A co-pigmentation test was carried out to observe the effect of flavonols on anthocyanins in the bluing phenomenon of reddish-purple blotches in upper petals. After purifying and isolating the dried petal extraction by column chromatography, 11 fractions of pigment were obtained (Fig. 5). By the measurement of absorption spectra of each fraction, absolute purified anthocyanin fractions (Fr. 1 to Fr. 4) and flavonol fractions (Fr. 8 to Fr. 11) were obtained, and used as materials for the co-pigmentation test. Since fractions 5, 6, and 7 were mixtures of anthocyanins and flavonols, they were discarded. The result of the in vitro co-pigmentation test showed that as the density of flavonol increased in the mixed solution, the λmax increased gradually (Fig. 6). The λmax of mixed solution was 510 nm when it contained only anthocyanins (1.0 mg·mL−1), and a 15.2 nm bathochromic shift was obtained from the mixed solution at the ratio of 1:10 equivalent of anthocyanins to flavonols (Table 3). In comparison, the in vitro co-pigmentation test showed that a 9.7 nm bathochromic shift was obtained from mixed solution of anthocyanin and flavonol at the ratio of concentration of 1:7.5. These results were similar to the bathochromic shift obtained between upper and lower petals of intact flowers (9.2 nm) (Fig. 2).
Absorption spectra of fractions from R. simsii petal extraction purified and isolated using a Sephadex LH-20 column. Fractions (Fr.) were numbered from 1 to 11. Fr. 1–Fr. 4: anthocyanin fractions; Fr. 5–Fr. 7: mixture of anthocyanin and flavonol fractions; Fr. 8– Fr. 11: flavonol fractions.
In vitro co-pigmentation test with anthocyanins and flavonols. The anthocyanin and flavonol fractions extracted from upper petals of R. simsii flowers were dissolved in 0.1 M Glycine-HCl buffer (pH = 2.5), and mixed together at different ratios. All samples include 1.0 mg·mL−1 anthocyanin. F0; flavonol 0 mg·mL−1, F1; flavonol 1.0 mg·mL−1, F5; flavonol 5.0 mg·mL−1, F7.5; flavonol 7.5 mg·mL−1, F10; flavonol 10.0 mg·mL−1.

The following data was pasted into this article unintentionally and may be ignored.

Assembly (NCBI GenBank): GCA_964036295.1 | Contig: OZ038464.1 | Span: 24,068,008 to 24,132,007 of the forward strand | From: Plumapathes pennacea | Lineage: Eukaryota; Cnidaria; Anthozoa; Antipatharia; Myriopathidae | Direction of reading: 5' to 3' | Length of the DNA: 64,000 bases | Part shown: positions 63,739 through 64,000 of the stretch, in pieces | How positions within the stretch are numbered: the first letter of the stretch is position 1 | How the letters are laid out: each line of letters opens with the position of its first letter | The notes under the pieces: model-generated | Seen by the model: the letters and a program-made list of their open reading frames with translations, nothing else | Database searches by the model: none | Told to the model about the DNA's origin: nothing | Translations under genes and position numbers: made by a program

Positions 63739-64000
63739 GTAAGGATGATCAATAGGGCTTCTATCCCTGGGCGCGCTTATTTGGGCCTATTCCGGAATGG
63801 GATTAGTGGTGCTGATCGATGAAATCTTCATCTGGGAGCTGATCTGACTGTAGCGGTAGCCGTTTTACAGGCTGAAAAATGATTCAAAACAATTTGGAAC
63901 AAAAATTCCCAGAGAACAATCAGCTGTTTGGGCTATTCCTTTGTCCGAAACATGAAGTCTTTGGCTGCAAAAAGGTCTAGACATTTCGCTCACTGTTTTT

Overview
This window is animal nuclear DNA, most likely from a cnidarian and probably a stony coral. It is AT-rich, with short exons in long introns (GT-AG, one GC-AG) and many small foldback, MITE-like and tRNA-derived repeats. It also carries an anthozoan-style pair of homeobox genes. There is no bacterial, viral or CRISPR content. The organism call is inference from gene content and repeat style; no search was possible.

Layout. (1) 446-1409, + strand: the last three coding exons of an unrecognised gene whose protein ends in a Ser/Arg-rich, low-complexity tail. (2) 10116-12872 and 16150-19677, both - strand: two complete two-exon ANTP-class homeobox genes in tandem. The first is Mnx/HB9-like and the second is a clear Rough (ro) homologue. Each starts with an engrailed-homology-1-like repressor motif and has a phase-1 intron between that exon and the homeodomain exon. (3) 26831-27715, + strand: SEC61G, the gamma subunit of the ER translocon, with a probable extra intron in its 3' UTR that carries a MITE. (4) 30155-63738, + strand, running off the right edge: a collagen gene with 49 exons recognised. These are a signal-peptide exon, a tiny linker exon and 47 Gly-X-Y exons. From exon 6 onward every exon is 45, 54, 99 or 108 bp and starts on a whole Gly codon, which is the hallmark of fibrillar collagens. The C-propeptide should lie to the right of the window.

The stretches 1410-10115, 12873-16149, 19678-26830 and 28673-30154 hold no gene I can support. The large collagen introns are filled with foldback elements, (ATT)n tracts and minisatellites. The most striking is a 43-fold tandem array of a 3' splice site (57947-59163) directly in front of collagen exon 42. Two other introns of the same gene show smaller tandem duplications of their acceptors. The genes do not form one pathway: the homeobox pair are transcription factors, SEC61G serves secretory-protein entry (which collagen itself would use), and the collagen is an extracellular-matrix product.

Effect of flavonols on the wavelength of maximum absorbance of anthocyanins in vitro co-pigmentation test.
Previously, co-pigmentation tests were done in some flower species, such as Japanese garden iris (Yabuya et al., 1997), torenia (Aida et al., 2000), or blue Veronica persica flowers (Ono et al., 2010). In these flowers, blue flower color is expressed by co-pigmentation between anthocyanin and flavone. Asen et al. (1971) determined the cause of the difference in color expression between ‘Red Wing’ azalea and an orange sport of this cultivar. The orange color of the mutant was due to cyanidin glycosides, whereas the color of ‘Red Wing’ azalea was due to the same cyanidin glycosides co-pigmented with quercetin glycosides. These results suggested that the co-pigmentation of anthocyanin-flavonol occurs in the blotches in upper petals of R. simsii flowers.
In nature, plants and pollinators have co-evolved physical characteristics that make them more likely to interact successfully. The plants benefit from attracting a particular type of pollinator to their flower by color signal, ensuring that pollen will be carried to another flower of the same species, and resulting in successful reproduction. A study of flower morphology of Clarkia gracilis species has demonstrated that insect pollinators have the ability to distinguish between spotted and non-spotted flowers, and seed number of plants having spots in flower petals was 32% higher than that in non-spotted flower plants (Jones, 1996), suggesting that color spots on flower petals may significantly influence pollinator-mediated pollen transfer and seed production. In some Rhododendron species, swallowtail butterflies and lasioglossums frequency visited reddish flower, while bees and flower flies preferred to visit light-purplish flowers (Tagane, 2008). Thus, the reddish-purple color of blotches in R. simsii flowers, which is caused by the co-pigmentation between anthocyanin and flavonol, might attract pollinators due to the wide color range perception.
When breeding program using R. simsii will be done, not only anthocyanin inheritance, but also flavonol inheritance should be considered because the co-pigmentation effect is one of the most important factors of flower color expression in azaleas. Heursel and Horn (1977) identified the gene Q that is responsible for the presence of quercetin glycoside in R. simsii flowers. De Loose (1969) noted that scarlet and salmon flowers of the Belgian hybrids of R. simsii have a low flavonol content, while the petals of deep red, magenta and blue red flowers contain a high flavonol content. Red flowered R. simsii is believed to have a small prospect for gaining bluish flower color due to the low flavonol content and epidermal pH (Heursel, 1975). However, interspecific crossing with blue tone flowered species may be a promising mean to produce bluer shade flowers by increasing the amount of flavonols sufficient to form full co-pigmentation in the hybrids. Interspecific crossing should be carried out in further studies to confirm the color inheritance, and produce wide color variation in R. simsii in Vietnam.